Head of Growth Solutions at DCMN, Christian Schulz, said that start-ups in particular are questioning whether or not to in-house marketing capabilities much sooner than they were a few years ago.
DCMN divides the marketing journey of a start-up into four categories of a user or consumer funnel, based on whether you are an early-stage, mid-stage or late stage company. Generally, early-stage companies should focus on very targeted channels, like search engine marketing and performance paid social, whereas later stage companies can focus more on awareness building tactics, which will help them reach consumers on a massive scale.
Early Stage: targeting your efforts
Keep costs low as you maximise your return on investment (ROI). You can do this by testing new channels that do not require you to take on additional personnel costs. Select marketing channels that can be easily managed in-house, which could include keyword targeting, remarketing and paid social.
Some key performance indicators (KPIs) to look at in this stage include cost per acquisition of one customer and average order value. These can be easily tracked through Google Analytics.
Mid-stage: scaling efficiently
At this point, you need to begin testing new channels in order to reach a larger audience in a way that gives you a maximum return on a minimal investment. Channels including programmatic display, performance TV and native advertising will allow you to test what’s effective and optimise accordingly.
You should partner with someone who can fill in the gaps for you: using processes for media buying, who have knowledge of the market and competitive landscape, access to better rates and the data capabilities to track results and optimise accordingly. A partner that is willing to be compensated based on the performance of the campaign.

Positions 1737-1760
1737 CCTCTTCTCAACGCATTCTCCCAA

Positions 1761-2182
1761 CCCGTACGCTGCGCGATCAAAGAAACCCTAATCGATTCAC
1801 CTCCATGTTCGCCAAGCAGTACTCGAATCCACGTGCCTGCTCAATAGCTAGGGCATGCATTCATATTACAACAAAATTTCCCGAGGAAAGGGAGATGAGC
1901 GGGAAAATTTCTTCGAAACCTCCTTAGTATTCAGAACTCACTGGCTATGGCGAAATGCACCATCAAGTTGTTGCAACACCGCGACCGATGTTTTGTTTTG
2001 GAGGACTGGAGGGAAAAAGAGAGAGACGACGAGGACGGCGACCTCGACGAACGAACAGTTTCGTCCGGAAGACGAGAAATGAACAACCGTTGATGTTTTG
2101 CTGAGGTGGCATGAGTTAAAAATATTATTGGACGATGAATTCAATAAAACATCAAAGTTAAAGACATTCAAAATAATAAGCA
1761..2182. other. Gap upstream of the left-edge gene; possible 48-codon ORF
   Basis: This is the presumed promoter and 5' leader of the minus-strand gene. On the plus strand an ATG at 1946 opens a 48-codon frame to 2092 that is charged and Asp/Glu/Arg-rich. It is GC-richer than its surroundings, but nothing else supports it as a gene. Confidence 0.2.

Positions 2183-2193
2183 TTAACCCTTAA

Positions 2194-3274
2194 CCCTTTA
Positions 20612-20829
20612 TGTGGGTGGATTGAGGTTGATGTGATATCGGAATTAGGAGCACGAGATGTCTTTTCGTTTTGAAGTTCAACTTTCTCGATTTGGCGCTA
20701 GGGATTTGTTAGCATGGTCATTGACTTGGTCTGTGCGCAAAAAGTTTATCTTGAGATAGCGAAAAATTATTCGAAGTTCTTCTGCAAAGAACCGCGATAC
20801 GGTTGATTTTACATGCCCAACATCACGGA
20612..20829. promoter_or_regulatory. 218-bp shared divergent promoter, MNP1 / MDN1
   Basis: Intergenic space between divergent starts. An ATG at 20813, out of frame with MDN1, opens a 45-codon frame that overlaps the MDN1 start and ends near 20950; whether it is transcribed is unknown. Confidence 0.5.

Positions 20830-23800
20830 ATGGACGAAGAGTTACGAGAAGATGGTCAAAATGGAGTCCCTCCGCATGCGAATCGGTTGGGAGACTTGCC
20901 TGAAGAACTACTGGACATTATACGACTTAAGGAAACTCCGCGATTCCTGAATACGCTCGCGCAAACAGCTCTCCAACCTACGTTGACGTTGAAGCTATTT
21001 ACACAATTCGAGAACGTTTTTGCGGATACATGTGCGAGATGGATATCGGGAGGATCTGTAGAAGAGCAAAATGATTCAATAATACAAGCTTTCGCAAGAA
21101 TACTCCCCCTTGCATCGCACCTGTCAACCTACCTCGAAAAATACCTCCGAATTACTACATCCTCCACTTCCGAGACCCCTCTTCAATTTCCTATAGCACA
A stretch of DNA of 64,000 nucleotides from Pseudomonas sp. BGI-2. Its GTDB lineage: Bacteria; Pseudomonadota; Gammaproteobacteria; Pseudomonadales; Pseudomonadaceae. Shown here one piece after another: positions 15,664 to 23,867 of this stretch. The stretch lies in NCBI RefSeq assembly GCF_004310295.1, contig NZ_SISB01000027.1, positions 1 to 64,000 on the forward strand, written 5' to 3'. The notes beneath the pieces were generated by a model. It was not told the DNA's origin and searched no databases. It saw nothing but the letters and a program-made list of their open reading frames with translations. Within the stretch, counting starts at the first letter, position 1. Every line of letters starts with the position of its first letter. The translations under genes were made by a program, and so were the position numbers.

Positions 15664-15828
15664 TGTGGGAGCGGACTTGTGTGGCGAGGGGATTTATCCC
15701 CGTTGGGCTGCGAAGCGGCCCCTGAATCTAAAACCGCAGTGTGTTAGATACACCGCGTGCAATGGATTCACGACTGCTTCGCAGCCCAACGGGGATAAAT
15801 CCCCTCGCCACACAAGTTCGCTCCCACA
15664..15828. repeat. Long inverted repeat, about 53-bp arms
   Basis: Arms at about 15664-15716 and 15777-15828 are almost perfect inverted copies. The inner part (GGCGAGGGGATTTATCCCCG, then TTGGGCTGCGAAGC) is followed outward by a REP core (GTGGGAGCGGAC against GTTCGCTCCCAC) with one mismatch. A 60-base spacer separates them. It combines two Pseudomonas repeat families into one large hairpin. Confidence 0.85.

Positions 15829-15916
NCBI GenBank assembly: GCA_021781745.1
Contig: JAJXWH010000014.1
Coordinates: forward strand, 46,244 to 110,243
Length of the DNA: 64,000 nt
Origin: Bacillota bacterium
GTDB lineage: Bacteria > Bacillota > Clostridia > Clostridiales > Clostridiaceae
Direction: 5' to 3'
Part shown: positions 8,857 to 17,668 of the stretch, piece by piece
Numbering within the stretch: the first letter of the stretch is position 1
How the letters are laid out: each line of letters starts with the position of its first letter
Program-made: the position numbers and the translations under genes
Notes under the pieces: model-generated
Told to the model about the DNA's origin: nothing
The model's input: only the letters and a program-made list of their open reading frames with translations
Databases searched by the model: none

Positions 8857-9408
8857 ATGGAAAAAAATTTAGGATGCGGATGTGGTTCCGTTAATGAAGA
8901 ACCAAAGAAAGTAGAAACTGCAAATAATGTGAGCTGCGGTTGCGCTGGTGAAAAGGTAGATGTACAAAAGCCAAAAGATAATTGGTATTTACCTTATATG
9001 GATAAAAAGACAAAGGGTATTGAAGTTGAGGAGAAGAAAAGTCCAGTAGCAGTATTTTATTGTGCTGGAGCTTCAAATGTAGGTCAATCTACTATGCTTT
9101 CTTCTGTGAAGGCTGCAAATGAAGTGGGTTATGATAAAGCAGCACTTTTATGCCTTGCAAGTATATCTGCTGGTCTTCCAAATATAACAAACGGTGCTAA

Late stage: building your brand
Consider investing in mass market channels on a broader scale, looking into opportunities for Out-of-Home, print and TV advertising or brand partnerships. These channels can expose your brand to a very broad audience, and they may also be the ones that require a level of experience you haven’t yet hired for. This will leave you with a choice of whether to develop large marketing campaigns internally or partner with a marketing or advertising company on an ongoing basis.
The road to becoming a successful start-up can be difficult, but setting the right foundation for your marketing doesn’t have to be. Understanding when to lean on partners for help and when to make key marketing hires can be the difference between hitting a ceiling in your efforts and reaching new heights of company success.